What is an Eating Disorder?
An eating disorder is a mental health condition where you use the control of food to cope with feelings and other situations. It can start with an obsession with food, body weight, or body shape.
Eating disorders are unfortunately becoming increasingly common. Over the last 30-40 years, the prevalence of eating disorders has increased to become a widespread problem across the UK and worldwide, and are responsible for more loss of life than any other mental health condition.
Between 1.25 and 3.4 million people in the UK are affected by an eating disorder, and are most common in individuals between the ages of 16 and 40 years old. Around 25% of those affected by an eating disorder are male.
Types of eating disorders
Anorexia nervosa: trying to control your weight by under-eating, excessively exercising, or doing both.
Bulimia: losing control over how much you eat and then taking drastic action to not put on weight.
Binge eating disorder (BED): eating large portions of food until you feel uncomfortably full.
Other specified feeding or eating disorder (OSFED): having symptoms that are similar to one or more eating disorders, but may not meet all the criteria for these conditions.
Avoidant/restrictive food intake disorder (ARFID): avoiding certain foods, limiting how much you eat or doing both. Beliefs about weight or body shape are not reasons why people develop ARFID.
Spotting the symptoms/signs in yourself or others
Different types of eating disorders have different symptoms, but each condition involves an extreme focus on issues related to food and eating.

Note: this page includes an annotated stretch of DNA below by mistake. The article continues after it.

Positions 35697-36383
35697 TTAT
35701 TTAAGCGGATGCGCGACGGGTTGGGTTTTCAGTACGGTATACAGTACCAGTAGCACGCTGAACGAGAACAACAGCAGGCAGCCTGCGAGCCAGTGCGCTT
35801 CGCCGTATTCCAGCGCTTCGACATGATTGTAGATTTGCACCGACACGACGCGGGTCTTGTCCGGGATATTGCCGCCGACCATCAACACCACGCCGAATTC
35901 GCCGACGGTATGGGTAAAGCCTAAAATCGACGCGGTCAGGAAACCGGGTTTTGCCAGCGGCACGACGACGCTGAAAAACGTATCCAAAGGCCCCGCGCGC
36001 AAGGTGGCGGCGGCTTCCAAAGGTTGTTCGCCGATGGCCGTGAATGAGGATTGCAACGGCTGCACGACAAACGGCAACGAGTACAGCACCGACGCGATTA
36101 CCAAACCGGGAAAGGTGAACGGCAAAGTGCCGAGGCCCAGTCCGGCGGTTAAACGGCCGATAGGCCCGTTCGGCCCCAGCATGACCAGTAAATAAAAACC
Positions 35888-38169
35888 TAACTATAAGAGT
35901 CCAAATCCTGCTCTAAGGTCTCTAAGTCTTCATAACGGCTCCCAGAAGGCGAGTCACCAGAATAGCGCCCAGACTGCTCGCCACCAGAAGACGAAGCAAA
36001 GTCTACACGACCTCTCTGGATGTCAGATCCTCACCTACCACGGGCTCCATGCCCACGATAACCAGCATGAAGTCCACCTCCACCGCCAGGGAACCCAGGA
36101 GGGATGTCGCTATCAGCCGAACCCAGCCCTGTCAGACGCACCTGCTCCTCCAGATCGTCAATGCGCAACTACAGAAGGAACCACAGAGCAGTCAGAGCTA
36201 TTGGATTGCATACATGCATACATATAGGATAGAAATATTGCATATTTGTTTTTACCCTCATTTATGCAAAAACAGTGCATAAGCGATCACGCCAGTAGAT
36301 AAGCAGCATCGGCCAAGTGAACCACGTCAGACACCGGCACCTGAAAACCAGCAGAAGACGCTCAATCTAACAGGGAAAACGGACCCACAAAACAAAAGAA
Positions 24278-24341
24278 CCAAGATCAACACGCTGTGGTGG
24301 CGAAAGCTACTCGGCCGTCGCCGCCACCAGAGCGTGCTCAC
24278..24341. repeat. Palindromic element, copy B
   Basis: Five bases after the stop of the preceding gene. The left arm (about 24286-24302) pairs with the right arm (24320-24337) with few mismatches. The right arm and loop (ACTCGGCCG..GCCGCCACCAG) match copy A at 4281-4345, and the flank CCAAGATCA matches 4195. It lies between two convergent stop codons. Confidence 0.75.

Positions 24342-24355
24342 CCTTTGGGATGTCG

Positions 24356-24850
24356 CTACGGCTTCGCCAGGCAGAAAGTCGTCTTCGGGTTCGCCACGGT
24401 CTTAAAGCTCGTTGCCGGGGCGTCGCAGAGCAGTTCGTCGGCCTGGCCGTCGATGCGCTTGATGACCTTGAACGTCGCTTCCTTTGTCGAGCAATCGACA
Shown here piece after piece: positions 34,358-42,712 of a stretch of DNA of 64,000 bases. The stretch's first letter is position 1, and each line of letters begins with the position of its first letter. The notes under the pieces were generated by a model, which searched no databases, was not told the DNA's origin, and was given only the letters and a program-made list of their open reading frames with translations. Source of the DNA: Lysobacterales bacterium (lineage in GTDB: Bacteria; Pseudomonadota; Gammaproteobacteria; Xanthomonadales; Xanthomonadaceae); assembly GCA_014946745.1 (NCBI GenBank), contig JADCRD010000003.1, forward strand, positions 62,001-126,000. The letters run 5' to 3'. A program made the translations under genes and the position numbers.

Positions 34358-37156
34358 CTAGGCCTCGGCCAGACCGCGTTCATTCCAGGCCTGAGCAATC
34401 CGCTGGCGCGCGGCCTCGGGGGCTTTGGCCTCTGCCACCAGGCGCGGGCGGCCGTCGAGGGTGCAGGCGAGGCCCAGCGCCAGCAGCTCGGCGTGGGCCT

Symptoms of eating disorders include:
Spending a lot of time worrying about your weight and body shape
Avoiding socialising when you think food will be involved
Eating very little food
Making yourself sick or taking laxatives after you eat
Having very strict habits or routines around food
Refusing to eat certain foods
Excuses to avoid mealtime
Changes in your mood such as being withdrawn, anxious or depressed
Patterns of binge eating and purging
You may also notice physical signs, including:
Feeling cold, tired or dizzy
Pains, tingling or numbness in your arms and legs (poor circulation)
Feeling your heart racing, fainting or feeling faint
Problems with your digestion, such as bloating, abdominal pain, constipation or diarrhoea
Your weight being very high or very low for someone of your age and height
Thinning hair and hair loss
Not getting your period or other delayed signs of puberty
You have to be underweight to have an eating disorder - You can’t tell if someone has an eating disorder just by looking at them. The common assumption is that someone suffering from an ED must be severely underweight but in fact, the majority in remain at a ‘healthy’ weight (). The assumption that you need to be underweight to be diagnosed with an ED stops people from reaching out for help when they need it due to fears of not being ‘thin enough’.
Anorexia Nervosa is the primary eating disorder - Only around 8% of eating disorder diagnoses are for anorexia nervosa. The most common is OSFED (other specified feeding or eating disorder), followed by binge eating at 22% and bulimia at 19%.
Eating disorders only affect young women - It’s correct that eating disorders are more prevalent among women, but 25% of those with eating disorders are male. Misconceptions surrounding the ‘type’ of people who are affected can stop those from seeking help.
Where to seek help
The UK’s leading eating disorders charity is Beat. They offer educational resources, chatrooms, helplines, and have a directory of local support so you can access help in your area.
The NHS recommends visiting your GP if you feel you are struggling with an eating disorder. Your GP will ask about your eating habits and how you're feeling, plus check your overall health and weight. They may refer you to an eating disorder specialist or a team of specialists.
Here at CityDietitians, Priya Tew works in private practice helping people with disorders eating patterns and eating disorders to find their path to recovery. Priya has a compassionate approach with common sense nutrition. To book in, please use our online booking system or email firstname.lastname@example.org to ask any questions.